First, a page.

"WHAT KIND of camera shall I buy?" This has become the most asked question of the holiday season. Here are my recommendations:

At one end of the scale are the disc cameras. They are great for the person who doesn't care that much for photography but does like to have some occasional snapshots. Their prices range from $19.95 to near $100. Most come with electronic flash and a lithium battery. They all have the same disadvantage -- a small negative that doesn't give satisfactory results when enlarged to more than 5x7.

Next up the ladder are the point-and-shoot compacts. They are, for the most part, fully automatic. They are auto focus, auto exposure, auto advance, auto load and auto rewind. They all have DX circuits to automatically set your film speed. Most have center-weighted metering for the most successful pictures.

The best of the compacts that I have tested is the Pentax IQZoom. It has a power zoom lens that is extremely sharp and ranges from 35-70mm. The fill-in flash and compensation buttons are the best.

Its price is about $240.

After that, I like the Olympus Infinity, which is waterproof and sandproof, and the Infinity Jr. which is light, well balanced and easy to operate. The Infinity sells for about $160 and the Junior for about $120.

The newest entry in this field is the Fuji DL400. It features "drop-in loading," a system that pre-winds the film and advances it as you shoot. It also has an exclusive "landscape button" that blocks the auto focus infrared beam and focuses the camera at infinity. No more out-of-focus pictures shooting through glass or in low light.

It has a two-way power lens, 35mm wide angle and 70mm telephoto. It sells for about $300.

Be sure you look at the Nikon Action-Touch. It has lots of automatic features and has proved to be a well-constructed, long-lasting machine. Price, $190.

From the compacts we move to the manual-focus single-lens reflex cameras.

The Canon AE-1 Program is still near the top of the list. One of the first SLR program cameras, it has held up under competition. It has three modes: automatic (the camera sets the shutter speed); program (the camera sets both the shutter and aperture); and manual (you set the shutter and the aperture with the aid of an internal meter). It sells for about $295 with a 50mm lens.

When I first tested the Nikon 2000, I loved it. It was the first SLR I had used that had so many wonderful features that were easy to use. I started with the manual mode, advanced to the automatic and learned about programs on the 2000. It has a built-in winder and DX film setting. I still think it's well worth its cost -- $310 with a 50mm lens.

The Olympus OMPC, another of the three-mode cameras, is easy to use and to carry. In fact, I like the way all of the Olympus cameras balance. This one costs about $260 with a 50mm, f1.8 lens.

Two others are great entry-level SLRs: The Minolta X-7A has manual and automatic, but no program. It's easy to get used to and sells for $250 with a 50mm lens.

Finally, the Pentax P-3. This is a simple, user-friendly camera with program and manual. It's great for the novice's first SLR, and one to keep no matter how experienced you become. With lens, it costs $210.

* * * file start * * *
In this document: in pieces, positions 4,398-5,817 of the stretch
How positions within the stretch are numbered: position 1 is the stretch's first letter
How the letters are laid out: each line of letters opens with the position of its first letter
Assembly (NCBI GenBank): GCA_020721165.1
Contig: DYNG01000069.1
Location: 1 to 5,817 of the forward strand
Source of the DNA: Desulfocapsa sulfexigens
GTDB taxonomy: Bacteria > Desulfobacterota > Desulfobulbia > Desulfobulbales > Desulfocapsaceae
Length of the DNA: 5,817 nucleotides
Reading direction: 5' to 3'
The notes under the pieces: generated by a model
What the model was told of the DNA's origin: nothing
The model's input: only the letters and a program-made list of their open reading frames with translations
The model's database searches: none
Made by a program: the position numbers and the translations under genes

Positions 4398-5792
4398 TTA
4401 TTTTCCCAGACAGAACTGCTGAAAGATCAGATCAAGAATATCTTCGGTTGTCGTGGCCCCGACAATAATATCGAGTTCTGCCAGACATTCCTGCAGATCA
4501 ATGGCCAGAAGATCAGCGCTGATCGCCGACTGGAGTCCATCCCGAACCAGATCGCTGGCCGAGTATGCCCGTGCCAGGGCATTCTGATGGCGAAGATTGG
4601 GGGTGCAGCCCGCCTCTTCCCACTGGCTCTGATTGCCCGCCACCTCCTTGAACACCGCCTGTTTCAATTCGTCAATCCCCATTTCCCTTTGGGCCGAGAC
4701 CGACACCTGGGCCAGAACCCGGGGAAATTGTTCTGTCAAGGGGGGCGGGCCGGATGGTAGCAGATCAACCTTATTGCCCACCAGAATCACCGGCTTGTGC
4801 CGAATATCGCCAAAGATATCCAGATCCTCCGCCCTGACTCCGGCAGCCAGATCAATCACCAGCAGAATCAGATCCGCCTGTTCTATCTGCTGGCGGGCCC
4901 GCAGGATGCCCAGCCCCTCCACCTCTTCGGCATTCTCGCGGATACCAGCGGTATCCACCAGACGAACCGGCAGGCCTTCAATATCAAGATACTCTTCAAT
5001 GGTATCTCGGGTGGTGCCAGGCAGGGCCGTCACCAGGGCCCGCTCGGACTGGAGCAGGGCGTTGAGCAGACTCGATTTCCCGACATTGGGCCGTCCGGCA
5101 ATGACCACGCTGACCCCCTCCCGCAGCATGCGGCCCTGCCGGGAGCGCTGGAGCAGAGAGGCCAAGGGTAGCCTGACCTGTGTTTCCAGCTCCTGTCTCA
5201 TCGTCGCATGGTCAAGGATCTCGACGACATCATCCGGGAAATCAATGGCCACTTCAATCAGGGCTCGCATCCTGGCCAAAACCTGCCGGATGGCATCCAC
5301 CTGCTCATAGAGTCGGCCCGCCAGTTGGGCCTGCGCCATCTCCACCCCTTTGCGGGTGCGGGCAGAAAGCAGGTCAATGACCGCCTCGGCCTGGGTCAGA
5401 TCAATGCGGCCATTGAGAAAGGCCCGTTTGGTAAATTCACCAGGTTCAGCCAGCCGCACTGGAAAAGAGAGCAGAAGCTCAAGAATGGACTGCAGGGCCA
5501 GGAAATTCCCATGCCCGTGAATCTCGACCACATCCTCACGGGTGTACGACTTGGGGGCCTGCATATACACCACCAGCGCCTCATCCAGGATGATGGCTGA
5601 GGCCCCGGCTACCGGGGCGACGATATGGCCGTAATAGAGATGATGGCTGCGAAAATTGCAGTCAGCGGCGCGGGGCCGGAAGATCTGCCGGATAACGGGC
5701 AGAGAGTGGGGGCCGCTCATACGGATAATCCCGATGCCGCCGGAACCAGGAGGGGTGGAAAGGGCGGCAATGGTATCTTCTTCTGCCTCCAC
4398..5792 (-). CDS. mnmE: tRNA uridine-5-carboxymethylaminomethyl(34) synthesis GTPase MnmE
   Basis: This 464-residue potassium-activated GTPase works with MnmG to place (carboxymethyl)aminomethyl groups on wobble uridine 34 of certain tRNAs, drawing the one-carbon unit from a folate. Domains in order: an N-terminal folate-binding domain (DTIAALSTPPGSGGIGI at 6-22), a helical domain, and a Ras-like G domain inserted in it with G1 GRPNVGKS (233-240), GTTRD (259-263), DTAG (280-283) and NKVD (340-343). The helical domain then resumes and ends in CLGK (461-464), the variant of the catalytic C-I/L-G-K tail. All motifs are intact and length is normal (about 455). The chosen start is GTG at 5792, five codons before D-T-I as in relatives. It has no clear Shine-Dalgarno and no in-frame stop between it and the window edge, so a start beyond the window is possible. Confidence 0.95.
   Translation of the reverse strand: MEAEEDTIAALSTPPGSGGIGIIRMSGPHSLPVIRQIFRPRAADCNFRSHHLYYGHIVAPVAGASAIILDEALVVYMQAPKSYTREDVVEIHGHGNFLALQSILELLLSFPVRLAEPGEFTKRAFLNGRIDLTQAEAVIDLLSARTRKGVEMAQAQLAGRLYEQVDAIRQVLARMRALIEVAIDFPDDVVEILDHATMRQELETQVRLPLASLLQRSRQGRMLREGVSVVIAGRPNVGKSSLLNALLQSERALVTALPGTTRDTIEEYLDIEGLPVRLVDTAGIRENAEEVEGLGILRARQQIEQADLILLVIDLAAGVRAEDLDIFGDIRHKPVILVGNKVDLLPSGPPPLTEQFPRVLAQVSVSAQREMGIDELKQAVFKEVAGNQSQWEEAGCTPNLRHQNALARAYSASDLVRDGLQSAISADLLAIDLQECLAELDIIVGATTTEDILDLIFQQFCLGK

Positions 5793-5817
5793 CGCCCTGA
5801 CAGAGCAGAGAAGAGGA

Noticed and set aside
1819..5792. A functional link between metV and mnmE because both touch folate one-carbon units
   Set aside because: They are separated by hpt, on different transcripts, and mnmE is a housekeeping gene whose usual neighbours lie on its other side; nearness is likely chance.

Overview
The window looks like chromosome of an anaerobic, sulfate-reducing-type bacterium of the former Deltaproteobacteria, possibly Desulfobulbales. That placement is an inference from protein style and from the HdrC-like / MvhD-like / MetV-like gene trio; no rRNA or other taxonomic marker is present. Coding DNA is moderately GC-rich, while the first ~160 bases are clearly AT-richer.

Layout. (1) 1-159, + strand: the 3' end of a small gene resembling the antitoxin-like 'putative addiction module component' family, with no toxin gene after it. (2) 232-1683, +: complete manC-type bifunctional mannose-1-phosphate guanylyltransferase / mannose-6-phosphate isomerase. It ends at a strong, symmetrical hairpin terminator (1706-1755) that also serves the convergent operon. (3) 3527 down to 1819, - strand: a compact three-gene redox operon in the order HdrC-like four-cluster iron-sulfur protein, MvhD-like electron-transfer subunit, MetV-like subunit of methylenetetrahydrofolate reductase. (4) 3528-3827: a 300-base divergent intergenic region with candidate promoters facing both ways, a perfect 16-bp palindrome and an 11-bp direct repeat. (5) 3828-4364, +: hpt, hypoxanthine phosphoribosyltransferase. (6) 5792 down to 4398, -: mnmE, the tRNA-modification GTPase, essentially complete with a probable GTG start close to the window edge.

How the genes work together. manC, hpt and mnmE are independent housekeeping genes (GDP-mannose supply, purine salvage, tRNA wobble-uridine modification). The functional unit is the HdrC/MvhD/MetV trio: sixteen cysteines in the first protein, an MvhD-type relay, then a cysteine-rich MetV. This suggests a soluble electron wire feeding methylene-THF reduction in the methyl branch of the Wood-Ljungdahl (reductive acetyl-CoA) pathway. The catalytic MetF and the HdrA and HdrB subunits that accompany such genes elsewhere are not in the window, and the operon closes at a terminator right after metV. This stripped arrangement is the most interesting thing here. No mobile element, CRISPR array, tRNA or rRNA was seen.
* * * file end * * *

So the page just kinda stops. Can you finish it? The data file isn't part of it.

Then there are the auto-focus SLRs. I have tested three and have reports on two others:

First, Minolta's Maxxum 7000. Maxxum is the grandfather of the group. Jack Fletcher, equipment specialist for the National Geographic, has been shooting with a Maxxum for several years, and praises it highly. "I've tried with all my skill to fool this camera, and I can't. It makes wonderful pictures under all conditions."

It has good design and balance and is easy to carry. I had a little trouble with the viewfinder in low light. The camera, with 50mm, f1.7 lens, lists for $659, but I have seen them for under $400.

The Nikon 2020 was the first auto-focus I tried. Its strongest point was that it made the transition to AF easy and desirable. The camera looks, feels and acts like many other Nikons. I was able to shoot with it within minutes after picking it up. I mastered the auto-exposure and the AF buttons on the front by the end of the second roll. It sells for around $499 and is a bargain.

I was able to shoot 10 rolls with the Canon EOS 620. I did reasonably well, but was unable to get completely comfortable with this incredibly high-tech machine. It does so many things: It has its motors in the lenses rather than the body; it has an autoexposure bracketing system; and it has lots of buttons to push -- and learn about. I found the auto focus more difficult to use than on some of the others, but assume I would become more adept with use.

The camera, with a 50mm f1.8, is priced about $575.

The Pentax SF1 has been a real pleasure to use. It has all of the high-tech advances, including a good LCD display, a great choice of AF and AE modes and a built-in, pop-up flash that also has a focus aid for low-light pictures. It's super for flash fill. You can change modes with the slide switch without taking the camera from your eye. The view finder is adjustable (+/- 1.5 diopters). It's very easy to use, and the owner's manual is very helpful.

It sells for about $429.

Then be

ure that you check the Olympus OM77AF.

It's less complex than some of the others but does most of the things you want it to do. It has a pop-up flash and an infrared focus aid. It's easy to shoot with and won't intimidate you. It costs about $299.

Above all, talk to the people in your camera store. They are knowledgeable and can help you make the right selection.

Write to Carl Kramer, c/o The Washington Post, 1150 15th St. NW, Washington, DC 20071.